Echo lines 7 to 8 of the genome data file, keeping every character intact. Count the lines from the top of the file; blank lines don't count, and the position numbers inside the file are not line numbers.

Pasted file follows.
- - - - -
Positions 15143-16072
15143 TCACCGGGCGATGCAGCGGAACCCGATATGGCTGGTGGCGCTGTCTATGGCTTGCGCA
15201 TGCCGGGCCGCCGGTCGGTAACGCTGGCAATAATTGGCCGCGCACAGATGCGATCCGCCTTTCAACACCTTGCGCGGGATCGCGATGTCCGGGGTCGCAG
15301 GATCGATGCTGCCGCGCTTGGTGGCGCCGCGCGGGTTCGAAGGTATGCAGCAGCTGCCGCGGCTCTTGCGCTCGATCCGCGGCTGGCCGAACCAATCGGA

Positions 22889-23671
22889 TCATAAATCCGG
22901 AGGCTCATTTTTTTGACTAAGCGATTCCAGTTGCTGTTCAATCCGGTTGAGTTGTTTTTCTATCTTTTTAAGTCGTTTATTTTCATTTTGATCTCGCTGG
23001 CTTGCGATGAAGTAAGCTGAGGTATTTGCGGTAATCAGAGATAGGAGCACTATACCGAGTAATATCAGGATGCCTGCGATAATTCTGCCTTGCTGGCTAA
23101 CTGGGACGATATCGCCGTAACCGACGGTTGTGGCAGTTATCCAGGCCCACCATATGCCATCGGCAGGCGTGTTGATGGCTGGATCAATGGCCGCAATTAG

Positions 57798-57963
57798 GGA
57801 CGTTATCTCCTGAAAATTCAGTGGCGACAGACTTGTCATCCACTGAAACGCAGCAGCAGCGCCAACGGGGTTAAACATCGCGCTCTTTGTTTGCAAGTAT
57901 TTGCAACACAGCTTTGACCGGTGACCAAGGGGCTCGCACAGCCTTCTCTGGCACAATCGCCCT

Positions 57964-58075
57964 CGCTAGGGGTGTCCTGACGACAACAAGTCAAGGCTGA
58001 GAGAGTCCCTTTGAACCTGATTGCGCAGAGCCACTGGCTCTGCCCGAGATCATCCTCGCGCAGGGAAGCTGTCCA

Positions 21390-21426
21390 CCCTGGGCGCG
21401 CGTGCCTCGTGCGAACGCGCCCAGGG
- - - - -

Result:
22901 AGGCTCATTTTTTTGACTAAGCGATTCCAGTTGCTGTTCAATCCGGTTGAGTTGTTTTTCTATCTTTTTAAGTCGTTTATTTTCATTTTGATCTCGCTGG
23001 CTTGCGATGAAGTAAGCTGAGGTATTTGCGGTAATCAGAGATAGGAGCACTATACCGAGTAATATCAGGATGCCTGCGATAATTCTGCCTTGCTGGCTAA